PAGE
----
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West of the Jordan: A Novel
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West of the Jordan: A Novel

3.4 of 5 stars 3.40  ·  rating details  ·  121 ratings  ·  16 reviews
This is a brilliant and revelatory first novel by a woman who is both an Arab and an American, who speaks with both voices and understands both worlds. Through the narratives of four cousins at the brink of maturity, Laila Halaby immerses her readers in the lives, friendships, and loves of girls struggling with national, ethnic, and sexual identities. Mawal is the stable o ...more
Paperback, 232 pages
Published June 15th 2003 by Beacon Press (first published June 1st 2003)
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Community Reviews

(showing 1-30 of 215)
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Lauren Kaskey
Aug 21, 2007 Lauren Kaskey rated it 3 of 5 stars
Recommends it for: people interested in the Arab-American and Palestinian experience
Shelves: beaconbooks
This book took a while for me to really get in to. The way it was structured was a little confusing. The book is about four cousins, each chapter has the name of the cousin as the chapter title (they are all girls, there are multiple chapters with the same title). The only thing is--the chapters are from different viewpoints, but about that cousin. The first four chapters are from the cousins' viewpoints, their own narratives. Then the next chapters might be from the viewpoint of the mothers or ...more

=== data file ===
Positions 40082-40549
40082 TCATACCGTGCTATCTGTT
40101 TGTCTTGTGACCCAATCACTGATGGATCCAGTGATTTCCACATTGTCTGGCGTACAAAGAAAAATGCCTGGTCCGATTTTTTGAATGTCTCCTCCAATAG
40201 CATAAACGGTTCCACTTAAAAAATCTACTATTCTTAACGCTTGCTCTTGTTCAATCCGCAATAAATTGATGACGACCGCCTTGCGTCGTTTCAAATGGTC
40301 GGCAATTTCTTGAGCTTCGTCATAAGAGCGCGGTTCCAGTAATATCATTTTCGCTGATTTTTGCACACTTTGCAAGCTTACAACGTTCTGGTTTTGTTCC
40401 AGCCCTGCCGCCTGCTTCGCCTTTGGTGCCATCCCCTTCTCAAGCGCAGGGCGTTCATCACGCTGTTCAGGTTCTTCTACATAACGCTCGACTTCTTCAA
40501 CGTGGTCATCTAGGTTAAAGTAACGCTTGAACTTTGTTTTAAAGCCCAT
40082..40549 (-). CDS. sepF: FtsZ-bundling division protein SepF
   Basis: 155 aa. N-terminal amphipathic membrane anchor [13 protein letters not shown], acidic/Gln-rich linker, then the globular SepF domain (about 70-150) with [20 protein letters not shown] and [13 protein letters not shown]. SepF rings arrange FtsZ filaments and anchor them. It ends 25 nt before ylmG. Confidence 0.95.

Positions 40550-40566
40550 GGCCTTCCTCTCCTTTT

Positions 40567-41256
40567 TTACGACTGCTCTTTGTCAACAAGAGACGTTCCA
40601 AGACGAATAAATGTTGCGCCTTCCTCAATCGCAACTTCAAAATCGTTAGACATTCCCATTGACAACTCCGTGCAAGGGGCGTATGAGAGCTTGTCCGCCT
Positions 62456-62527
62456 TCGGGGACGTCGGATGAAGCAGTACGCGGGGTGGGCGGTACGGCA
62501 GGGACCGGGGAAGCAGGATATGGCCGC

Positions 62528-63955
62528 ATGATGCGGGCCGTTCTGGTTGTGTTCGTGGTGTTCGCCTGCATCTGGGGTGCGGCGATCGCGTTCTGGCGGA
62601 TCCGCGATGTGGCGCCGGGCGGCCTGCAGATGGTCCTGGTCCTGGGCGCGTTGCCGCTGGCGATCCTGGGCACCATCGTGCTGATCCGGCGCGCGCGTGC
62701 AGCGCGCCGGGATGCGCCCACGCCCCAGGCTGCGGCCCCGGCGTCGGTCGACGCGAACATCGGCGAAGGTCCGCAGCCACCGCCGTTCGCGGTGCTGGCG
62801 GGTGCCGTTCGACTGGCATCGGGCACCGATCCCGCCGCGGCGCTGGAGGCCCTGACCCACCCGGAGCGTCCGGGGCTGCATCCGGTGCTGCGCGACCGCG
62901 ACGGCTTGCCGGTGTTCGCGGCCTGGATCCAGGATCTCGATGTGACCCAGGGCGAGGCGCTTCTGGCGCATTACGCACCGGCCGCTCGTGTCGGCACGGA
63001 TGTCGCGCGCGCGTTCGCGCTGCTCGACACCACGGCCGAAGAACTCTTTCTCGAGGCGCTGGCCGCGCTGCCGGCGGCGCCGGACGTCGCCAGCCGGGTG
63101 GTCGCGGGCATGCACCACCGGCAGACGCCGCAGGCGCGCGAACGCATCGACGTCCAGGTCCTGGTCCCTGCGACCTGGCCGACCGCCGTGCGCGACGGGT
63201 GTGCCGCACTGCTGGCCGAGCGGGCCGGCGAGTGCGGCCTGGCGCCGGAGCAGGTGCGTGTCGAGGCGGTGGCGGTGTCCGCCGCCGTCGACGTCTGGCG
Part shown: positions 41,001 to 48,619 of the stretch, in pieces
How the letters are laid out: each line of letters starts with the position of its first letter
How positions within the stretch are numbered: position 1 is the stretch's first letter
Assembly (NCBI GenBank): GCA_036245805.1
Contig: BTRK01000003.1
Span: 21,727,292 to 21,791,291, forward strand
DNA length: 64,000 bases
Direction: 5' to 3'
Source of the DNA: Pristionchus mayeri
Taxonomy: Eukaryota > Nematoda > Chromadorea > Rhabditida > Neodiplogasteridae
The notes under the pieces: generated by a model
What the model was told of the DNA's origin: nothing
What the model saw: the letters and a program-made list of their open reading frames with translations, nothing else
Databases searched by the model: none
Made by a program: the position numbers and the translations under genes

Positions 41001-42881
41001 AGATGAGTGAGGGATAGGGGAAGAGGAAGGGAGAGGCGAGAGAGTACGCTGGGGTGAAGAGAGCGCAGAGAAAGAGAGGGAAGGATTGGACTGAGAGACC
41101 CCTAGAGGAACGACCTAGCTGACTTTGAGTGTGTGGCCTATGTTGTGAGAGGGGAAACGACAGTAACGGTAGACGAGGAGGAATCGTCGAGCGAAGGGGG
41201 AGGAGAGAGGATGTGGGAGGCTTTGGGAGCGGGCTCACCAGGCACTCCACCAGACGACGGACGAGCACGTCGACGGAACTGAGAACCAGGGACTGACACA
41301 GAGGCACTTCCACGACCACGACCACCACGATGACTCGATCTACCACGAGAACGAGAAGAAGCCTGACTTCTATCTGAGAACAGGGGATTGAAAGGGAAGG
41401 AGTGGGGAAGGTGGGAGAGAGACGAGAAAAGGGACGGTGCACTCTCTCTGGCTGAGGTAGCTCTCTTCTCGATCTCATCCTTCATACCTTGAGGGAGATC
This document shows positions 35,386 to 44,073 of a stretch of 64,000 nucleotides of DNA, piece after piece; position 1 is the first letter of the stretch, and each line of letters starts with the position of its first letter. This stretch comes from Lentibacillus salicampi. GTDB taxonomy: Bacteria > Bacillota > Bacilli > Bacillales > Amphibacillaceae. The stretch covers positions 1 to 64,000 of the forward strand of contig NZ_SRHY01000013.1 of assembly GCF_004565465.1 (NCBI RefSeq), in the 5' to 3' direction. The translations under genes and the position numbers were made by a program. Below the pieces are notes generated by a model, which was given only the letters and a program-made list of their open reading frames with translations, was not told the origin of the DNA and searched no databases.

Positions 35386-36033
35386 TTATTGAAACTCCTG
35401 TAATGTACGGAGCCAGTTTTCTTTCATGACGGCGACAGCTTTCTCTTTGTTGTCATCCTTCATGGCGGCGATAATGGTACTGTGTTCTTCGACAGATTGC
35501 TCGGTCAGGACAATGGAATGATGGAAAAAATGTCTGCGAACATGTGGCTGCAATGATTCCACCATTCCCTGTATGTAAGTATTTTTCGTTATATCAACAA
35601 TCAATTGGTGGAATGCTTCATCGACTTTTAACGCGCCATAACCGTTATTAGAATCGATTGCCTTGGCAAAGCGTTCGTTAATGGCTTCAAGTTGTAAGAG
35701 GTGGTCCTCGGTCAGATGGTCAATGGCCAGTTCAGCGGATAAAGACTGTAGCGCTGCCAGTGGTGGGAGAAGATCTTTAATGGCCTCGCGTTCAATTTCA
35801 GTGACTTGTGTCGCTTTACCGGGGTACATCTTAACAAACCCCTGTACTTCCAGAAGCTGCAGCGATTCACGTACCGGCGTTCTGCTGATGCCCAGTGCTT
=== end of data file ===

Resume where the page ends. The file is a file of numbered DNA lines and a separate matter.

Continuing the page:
David
This was actually pretty good. It all takes place in America and is about Arab American girls trying to find their place between American culture and Arab culture. That whole trying to adapt to the American melting pot while staying true to your roots. The girls in the story are cousins and it switches between each one and the trials they go through. Of course it comes with the obligatory anti-American rhetoric oxymoron American publishing companies adore so much. So if you can get past the ster ...more
Aziza
Just like in Raja Abdallah Sabi’s Girls of Riyadh, four young women are at the heart of this story about growing up, identity, family, and (abandoning) traditions. Only this time, the women are from Jordan, a far more open society than Saudi Arabia, and there are even more ties to the United States as the author herself is the daughter of a Jordanian father and an American mother.

Being bi-cultural is aptly portrayed by Hala, one of the protagonists who just finished High School in Tuscon, Arizo
...more
Christina
I found this an intriguing novel about the clashing of Arabic and American cultures. The story follows 4 cousins and the choices they make in their lives. A great read!
Rrshively
Although I didn't rate this book very high, I am glad I read it and think it would be an important book for anyone who wants to understand young women from Palestine and Jordan. It brought fresh insights into the plight of the Palestinians. The interface of their experiences in both the Arab world and America was well written. I found it somewhat difficult to remember which character was which. The blurb on the cover about the book had about two sentences about each girl, and I referred to them ...more
Judy
Perhaps I've read too many books on the multicultural identity theme at this point but I was not overly taken by the characters or their lives in West of the Jordan. Flat ending.
Rowan